Takeover spurs on China expansion
Updated: 2016-12-12 07:40
By Sophie He(HK Edition)
Betting big on a partnership with a Chinese conglomerate, global hotels giant Carlson reveals plans to ramp up efforts to expand into China, its CEO David Berg tells Sophie He.
The takeover of its hotel group by a Chinese mainland conglomerate earlier this year has given Carlson Hospitality Group's expansion into China - especially gateway cities to meet rising demand - a much-needed boost, says Chief Executive Officer David Berg.
The company's Carlson Hotels Inc currently has about 1,400 hotels across 120 countries and regions worldwide, which includes the Radisson brand, Berg told China Daily.
Carlson has been in the hotels business for about 50 years, including operating in the Asia-Pacific for about 25 years with its primary focus in India where it has 77 hotels. The company's portfolio in the region now numbers more than 100 hotels - including 13 hotels on the mainland, two in Australia and a few in Southeast Asia - with another 15 in pipeline, Berg says.
Under the new ownership of HNA Tourism Group, Berg says Carlson is excited about opportunities to explore other gateway cities in China, and is not afraid of entering second- or third-tier cities.
HNA Tourism Group Co Ltd, a division of Hainan province-based conglomerate HNA Group Co Ltd which owns Hainan Airlines, agreed to buy Carlson Hotels Inc in April in a deal reportedly worth $2 billion, Bloomberg reported.
Carlson operates seven brands from mid-scale up to luxury, he explains, which are Quorvus Collection, Radisson Blu, Radisson, Radisson RED, Park Plaza, Park Inn by Radisson and Country Inns & Suites brands.
Berg says while the company will continue to focus on Shanghai and Chongqing, the takeover by HNA means there may be better opportunities in Hainan province.
"We are very excited about the Chinese market in particular. We are expanding our brands and historically it has been Radisson Blu and Park Plaza. In Chongqing and Shanghai we have four hotels, and then we (will) expand around those two cities," Berg says.
"This year, we are introducing the Park Inn and Radisson brand of our hotels into Chinese market."
Berg says that Carlson is working very close with HNA to develop its next strategy.
"The exciting thing about the new partnership with HNA is they are committed to put in the right capital, the right resources to Carlson's portfolio and the management team to grow the business to be a top global hotel company. The exact roadmap is what we are working on right now."
Berg stresses the strength of the Chinese economy, with a real GDP growth of around 6.5 percent, the middle-class will continue to grow so many opportunities remain in China.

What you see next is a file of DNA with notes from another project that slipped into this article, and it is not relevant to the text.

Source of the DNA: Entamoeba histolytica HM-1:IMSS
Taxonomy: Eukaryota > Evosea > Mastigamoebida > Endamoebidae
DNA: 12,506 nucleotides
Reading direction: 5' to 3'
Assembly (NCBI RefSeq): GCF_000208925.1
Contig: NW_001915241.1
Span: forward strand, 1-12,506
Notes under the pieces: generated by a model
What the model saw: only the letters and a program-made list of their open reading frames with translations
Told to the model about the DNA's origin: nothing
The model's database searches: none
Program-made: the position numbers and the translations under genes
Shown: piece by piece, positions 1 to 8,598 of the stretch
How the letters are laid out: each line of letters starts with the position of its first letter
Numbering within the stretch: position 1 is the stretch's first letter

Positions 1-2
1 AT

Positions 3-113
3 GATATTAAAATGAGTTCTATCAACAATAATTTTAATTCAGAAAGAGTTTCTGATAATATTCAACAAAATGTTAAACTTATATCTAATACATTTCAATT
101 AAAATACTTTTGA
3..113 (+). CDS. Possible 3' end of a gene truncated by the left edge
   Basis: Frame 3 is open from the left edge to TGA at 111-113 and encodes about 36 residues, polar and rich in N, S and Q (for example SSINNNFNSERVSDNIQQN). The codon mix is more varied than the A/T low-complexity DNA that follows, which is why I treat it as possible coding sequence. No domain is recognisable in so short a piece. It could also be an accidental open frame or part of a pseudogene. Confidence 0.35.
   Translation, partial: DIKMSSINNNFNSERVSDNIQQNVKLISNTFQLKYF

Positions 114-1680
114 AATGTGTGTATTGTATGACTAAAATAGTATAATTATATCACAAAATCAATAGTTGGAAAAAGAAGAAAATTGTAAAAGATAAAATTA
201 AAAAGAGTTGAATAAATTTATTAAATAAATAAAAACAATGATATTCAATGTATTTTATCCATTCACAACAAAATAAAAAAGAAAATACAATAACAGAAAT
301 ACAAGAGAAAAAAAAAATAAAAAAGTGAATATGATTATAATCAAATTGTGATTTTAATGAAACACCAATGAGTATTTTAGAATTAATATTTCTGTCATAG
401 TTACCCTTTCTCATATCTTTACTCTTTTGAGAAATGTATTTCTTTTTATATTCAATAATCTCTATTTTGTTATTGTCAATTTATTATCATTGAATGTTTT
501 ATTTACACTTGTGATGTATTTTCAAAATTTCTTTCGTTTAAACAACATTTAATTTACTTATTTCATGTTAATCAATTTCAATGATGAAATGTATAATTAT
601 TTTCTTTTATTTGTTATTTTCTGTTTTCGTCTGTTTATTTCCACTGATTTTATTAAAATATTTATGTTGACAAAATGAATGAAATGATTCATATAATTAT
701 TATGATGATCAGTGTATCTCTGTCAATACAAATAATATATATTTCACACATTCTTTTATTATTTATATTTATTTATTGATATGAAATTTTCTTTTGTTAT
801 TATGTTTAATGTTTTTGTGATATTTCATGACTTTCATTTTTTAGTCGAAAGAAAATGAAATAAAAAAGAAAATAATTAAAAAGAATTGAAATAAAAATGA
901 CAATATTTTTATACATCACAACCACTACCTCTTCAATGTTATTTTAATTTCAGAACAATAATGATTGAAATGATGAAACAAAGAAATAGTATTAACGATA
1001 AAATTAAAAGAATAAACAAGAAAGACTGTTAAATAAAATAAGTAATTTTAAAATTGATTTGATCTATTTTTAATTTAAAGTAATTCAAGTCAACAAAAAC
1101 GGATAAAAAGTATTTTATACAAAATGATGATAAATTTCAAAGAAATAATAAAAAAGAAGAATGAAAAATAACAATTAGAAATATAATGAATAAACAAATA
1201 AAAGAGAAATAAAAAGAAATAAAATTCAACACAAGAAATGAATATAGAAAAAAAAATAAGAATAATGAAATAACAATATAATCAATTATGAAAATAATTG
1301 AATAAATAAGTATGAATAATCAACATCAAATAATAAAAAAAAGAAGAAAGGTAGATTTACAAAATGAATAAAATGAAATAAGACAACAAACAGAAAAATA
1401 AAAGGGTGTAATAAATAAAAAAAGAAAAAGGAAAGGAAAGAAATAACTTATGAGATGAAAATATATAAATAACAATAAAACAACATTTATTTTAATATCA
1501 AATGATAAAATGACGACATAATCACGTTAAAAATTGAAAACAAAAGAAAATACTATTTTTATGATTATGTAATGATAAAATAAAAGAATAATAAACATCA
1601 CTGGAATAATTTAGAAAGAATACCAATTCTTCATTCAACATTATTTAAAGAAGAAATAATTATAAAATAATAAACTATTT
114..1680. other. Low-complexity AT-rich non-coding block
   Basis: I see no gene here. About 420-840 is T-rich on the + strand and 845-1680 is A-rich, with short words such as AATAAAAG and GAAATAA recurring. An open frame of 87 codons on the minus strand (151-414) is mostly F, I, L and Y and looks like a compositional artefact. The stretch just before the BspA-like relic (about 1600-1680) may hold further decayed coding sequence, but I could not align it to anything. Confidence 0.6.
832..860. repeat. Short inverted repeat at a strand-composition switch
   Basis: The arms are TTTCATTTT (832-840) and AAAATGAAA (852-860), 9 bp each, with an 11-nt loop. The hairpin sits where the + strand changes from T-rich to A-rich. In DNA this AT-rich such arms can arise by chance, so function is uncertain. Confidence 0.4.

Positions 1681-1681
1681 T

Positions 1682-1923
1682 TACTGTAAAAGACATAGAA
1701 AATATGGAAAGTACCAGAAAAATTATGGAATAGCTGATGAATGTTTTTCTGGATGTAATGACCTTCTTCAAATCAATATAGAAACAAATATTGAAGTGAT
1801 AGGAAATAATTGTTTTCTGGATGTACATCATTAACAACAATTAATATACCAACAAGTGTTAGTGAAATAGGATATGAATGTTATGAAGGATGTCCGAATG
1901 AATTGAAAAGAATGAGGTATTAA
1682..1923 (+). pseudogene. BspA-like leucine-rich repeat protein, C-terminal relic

He says one of the strengths of the company is the diversity of its brands, so it can tailor to China's many cities and its different types of customers.
He says the Radisson RED brand targets millennials who love fashion, art and music, and who are looking for a hip experience. The more traditional Radisson hotels are more upscale, but also provide good value.
"We are seeing more intra-China and intra-Asia travel from the Chinese travelers. We have our newest brand called Radisson RED, from our lifestyle selective category, which is a heavy bent on technology so it is very attractive for our developers to build," he says.
"We think with the growing millennial base in China, while consumers have that extra money to spend, it will be a very good offering from us."
A Radisson RED will soon open in Shenzhen, following launches in Shenyang and Guangzhou, and Berg says the company is excited about the opportunity for that brand.
He says there are also less customers looking for full service hotels, with the trend moving towards people that don't need 24-hour service - they don't even need a front desk. Instead, they want to be technology-enabled, which means not only great Wi-Fi but "wow factor" when it comes to advanced technology.
"They want to see some cutting-edge things from a technology standpoint."
A hotel's lobby and social spaces have now become incredibly important, he says. Hotels are ditching traditional couches and formal settings, instead preferring open areas where customers can share a communal table.
Another growing trend is loyalty programs and rewards, where people still value "points" that they can cash in for complimentary stays. Berg says millennial travelers are looking for better customer service as an elite member, which could include getting an upgrade or a free bottle of wine.
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(HK Edition 12/12/2016 page9)